3. Entourez l’aire de soudage de rideaux ou de cloisons pour protéger
les autres des coups d’arc ou de l’éblouissement; avertissez les
observateurs de ne pas regarder l’arc.
4. Portez des vêtements en matériaux ignifuges et durables (laine et
cuir) et des chaussures de sécurité.
5. Portez un casque antibruit ou des bouchons d’oreille approuvés
lorsque le niveau de bruit est élevé.
3. Si la ventilation est inadequate, portez un respirateur à adduction
d’air approuvé.
5. Ne travaillez dans un espace confiné que s’il est bien ventilé; sinon,
portez un respirateur à adduction d’air. Les gaz protecteurs de
soudage peuvent déplacer l’oxygène de l’air et ainsi causer des
malaises ou la mort. Assurez-vous que l’air est propre à la respiration.
6. Ne soudez pas à proximité d’opérations de dégraissage, de
nettoyage ou de pulvérisation. La chaleur et les rayons de l’arc
peuvent réagir avec des vapeurs et former des gaz hautement
toxiques et irritants.
SELECTION DES NUANCES DE FILTRES OCULAIRS POUR LA PROTECTION
DES YEUX EN COUPAGE ET SOUDAGE (selon AWS á 8.2-73)
Dimension d'électrode ou
Epiasseur de métal ou
Intensité de courant
Nuance de
filtre oculaire
Brassage tendre
au chalumeau
toutes conditions
2
Brassage fort
au chalumeau
toutes conditions
3 ou 4
Opération de coupage
ou soudage
Soudage á l'arc sous gaz
avec fil plein (GMAW)
métaux non-ferreux
toutes conditions
11
métaux ferreux
toutes conditions
12
toutes conditions
12
toutes conditions
12
toutes conditions
12
toutes dimensions
12
Oxycoupage
mince
moins de 1 po. (25 mm)
moyen de 1 á 6 po. (25 á 150 mm)
épais
plus de 6 po. (150 mm)
2 ou 3
4 ou 5
5 ou 6
Soudage aux gaz
Dimension d'électrode ou
Nuance de
Epiasseur de métal ou
filtre oculaire
Intensité de courant
Opération de coupage
ou soudage
Soudage á l'arc sous gaz avec
électrode de tungstène (GTAW)
Soudage á l'hydrogène
atomique (AHW)
Soudage á l'arc avec
électrode de carbone (CAW)
Soudage á l'arc Plasma (PAW)
mince
moins de 1/8 po. (3 mm)
moyen de 1/8 á 1/2 po. (3 á 12 mm)
épais
Soudage á l'arc avec
électrode enrobees
(SMAW)
4 ou 5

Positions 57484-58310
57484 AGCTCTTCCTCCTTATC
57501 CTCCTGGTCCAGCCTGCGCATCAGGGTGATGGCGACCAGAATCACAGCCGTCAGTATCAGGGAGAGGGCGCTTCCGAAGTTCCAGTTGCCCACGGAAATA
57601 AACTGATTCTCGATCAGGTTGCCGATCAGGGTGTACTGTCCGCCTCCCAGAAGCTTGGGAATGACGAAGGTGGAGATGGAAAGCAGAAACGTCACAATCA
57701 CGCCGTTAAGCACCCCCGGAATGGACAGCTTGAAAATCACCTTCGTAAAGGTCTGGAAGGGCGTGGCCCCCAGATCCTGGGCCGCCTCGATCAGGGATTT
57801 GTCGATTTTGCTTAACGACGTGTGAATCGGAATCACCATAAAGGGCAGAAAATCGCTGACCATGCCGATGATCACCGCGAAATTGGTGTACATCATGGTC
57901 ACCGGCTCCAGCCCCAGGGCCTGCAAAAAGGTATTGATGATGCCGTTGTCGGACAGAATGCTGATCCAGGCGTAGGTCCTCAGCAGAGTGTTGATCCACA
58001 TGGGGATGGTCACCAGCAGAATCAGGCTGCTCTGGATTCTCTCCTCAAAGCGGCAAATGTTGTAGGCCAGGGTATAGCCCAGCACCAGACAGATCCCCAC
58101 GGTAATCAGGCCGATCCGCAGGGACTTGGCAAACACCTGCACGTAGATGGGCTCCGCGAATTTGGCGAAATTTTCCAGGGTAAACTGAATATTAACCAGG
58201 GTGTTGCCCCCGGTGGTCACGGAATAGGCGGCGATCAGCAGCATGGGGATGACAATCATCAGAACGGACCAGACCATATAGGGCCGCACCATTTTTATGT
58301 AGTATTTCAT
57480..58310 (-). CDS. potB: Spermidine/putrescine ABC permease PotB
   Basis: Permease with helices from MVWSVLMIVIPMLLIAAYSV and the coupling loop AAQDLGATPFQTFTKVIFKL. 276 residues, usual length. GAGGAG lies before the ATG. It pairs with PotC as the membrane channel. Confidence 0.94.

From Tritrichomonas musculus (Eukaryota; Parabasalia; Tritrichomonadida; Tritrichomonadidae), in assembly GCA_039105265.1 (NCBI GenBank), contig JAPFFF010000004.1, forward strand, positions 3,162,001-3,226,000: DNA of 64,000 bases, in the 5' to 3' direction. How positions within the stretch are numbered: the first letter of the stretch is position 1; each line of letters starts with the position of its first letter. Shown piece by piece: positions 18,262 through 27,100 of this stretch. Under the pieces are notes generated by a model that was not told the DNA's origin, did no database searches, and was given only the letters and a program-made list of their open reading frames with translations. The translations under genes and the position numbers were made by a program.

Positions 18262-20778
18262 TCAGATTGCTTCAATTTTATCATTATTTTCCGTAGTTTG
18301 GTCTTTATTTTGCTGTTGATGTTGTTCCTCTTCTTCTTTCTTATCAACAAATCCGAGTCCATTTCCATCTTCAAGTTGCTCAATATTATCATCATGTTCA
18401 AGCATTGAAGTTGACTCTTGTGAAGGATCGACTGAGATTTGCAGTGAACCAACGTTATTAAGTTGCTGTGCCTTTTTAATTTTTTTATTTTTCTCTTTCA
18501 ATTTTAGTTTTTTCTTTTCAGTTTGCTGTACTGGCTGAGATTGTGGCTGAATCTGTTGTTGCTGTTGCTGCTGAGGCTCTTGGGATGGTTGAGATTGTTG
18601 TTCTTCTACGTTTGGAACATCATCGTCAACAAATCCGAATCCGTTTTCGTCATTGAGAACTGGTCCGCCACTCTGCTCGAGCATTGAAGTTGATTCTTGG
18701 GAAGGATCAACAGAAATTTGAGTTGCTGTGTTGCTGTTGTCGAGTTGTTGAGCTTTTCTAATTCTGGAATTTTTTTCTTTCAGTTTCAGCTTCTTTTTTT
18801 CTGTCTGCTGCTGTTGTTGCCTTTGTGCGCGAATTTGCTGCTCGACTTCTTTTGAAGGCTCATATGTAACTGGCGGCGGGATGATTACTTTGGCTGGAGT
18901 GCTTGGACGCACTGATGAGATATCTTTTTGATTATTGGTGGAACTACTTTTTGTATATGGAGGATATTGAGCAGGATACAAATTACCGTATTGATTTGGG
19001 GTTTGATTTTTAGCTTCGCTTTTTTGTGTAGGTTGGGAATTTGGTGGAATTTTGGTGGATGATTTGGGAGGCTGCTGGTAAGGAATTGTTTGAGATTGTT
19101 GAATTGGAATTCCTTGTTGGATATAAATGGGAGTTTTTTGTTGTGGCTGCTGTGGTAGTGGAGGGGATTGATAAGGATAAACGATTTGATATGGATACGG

Gougeage Air-Arc avec
électrode de carbone
5 ou 6
mince
12
plus de 1/2 po. (12 mm)
6 ou 8
épais
14
moins de 5/32 po. (4 mm)
10
5/32 á 1/4 po. (4 á 6.4 mm)
12
mince
moins de 300 amperès
9
plus de 1/4 po. (6.4 mm)
14
moyen
de 300 á 400 amperès
12
plus de 400 amperès
14
Coupage á l'arc Plasma (PAC)
épais
1-6
May 22, 2006
ARCMASTER 200 ACDC
7. Ne soudez des tôles galvanisées ou plaquées au plomb ou au
cadmium que si les zones à souder ont été grattées à fond, que si
l’espace est bien ventilé; si nécessaire portez un respirateur à adduction d’air. Car ces revêtements et tout métal qui contient ces
éléments peuvent dégager des fumées toxiques au moment du
soudage.
AVERTISSEMENT
AVERTISSEMENT
LES ETINCELLES ET LES PROJECTIONS BRULANTES
PEUVENT CAUSER DES BLESSURES.
Le piquage et le meulage produisent des particules
métalliques volantes. En refroidissant, la soudure peut
projeter du éclats de laitier.
LE SOUDAGE PEUT CAUSER UN INCENDIE OU UNE
EXPLOSION
1. Portez un écran facial ou des lunettes protectrices
approuvées. Des écrans latéraux sont recommandés.
L’arc produit des étincellies et des projections. Les
particules volantes, le métal chaud, les projections de
soudure et l’équipement surchauffé peuvent causer un
incendie et des brûlures. Le contact accidentel de
l’électrode ou du fil-électrode avec un objet métallique
peut provoquer des étincelles, un échauffement ou un
incendie.
2. Portez des vêtements appropriés pour protéger la peau.
1. Protégez-vous, ainsi que les autres, contre les étincelles et du
métal chaud.
2. Ne soudez pas dans un endroit où des particules volantes ou des
projections peuvent atteindre des matériaux inflammables.
3. Enlevez toutes matières inflammables dans un rayon de 10, 7
mètres autour de l’arc, ou couvrez-les soigneusement avec des
bâches approuvées.
4. Méfiez-vous des projections brulantes de soudage susceptibles
de pénétrer dans des aires adjacentes par de petites ouvertures
ou fissures.
5. Méfiez-vous des incendies et gardez un extincteur à portée de la
main.
6. N’oubliez pas qu’une soudure réalisée sur un plafond, un plancher,
une cloison ou une paroi peut enflammer l’autre côté.
7. Ne soudez pas un récipient fermé, tel un réservoir ou un baril.
8. Connectez le câble de soudage le plus près possible de la zone
de soudage pour empêcher le courant de suivre un long parcours
inconnu, et prévenir ainsi les risques d’électrocution et d’incendie.
AVERTISSEMENT
LES BOUTEILLES ENDOMMAGEES PEUVENT
EXPLOSER
Les bouteilles contiennent des gaz protecteurs sous
haute pression. Des bouteilles endommagées peuvent
exploser. Comme les bouteilles font normalement partie
du procédé de soudage, traitez-les avec soin.
1. Protégez les bouteilles de gaz comprimé contre les sources de
chaleur intense, les chocs et les arcs de soudage.
2. Enchainez verticalement les bouteilles à un support ou à un cadre
fixe pour les empêcher de tomber ou d’être renversées.
3. Eloignez les bouteilles de tout circuit électrique ou de tout soudage.
4. Empêchez tout contact entre une bouteille et une électrode de
soudage.
5. N’utilisez que des bouteilles de gaz protecteur, des détendeurs,
des boyauxs et des raccords conçus pour chaque application
spécifique; ces équipements et les pièces connexes doivent être
maintenus en bon état.
6. Ne placez pas le visage face à l’ouverture du robinet de la bouteille
lors de son ouverture.
9. Ne dégelez pas les tuyaux avec un source de courant.
10. Otez l’électrode du porte-électrode ou coupez le fil au tube-contact lorsqu’inutilisé après le soudage.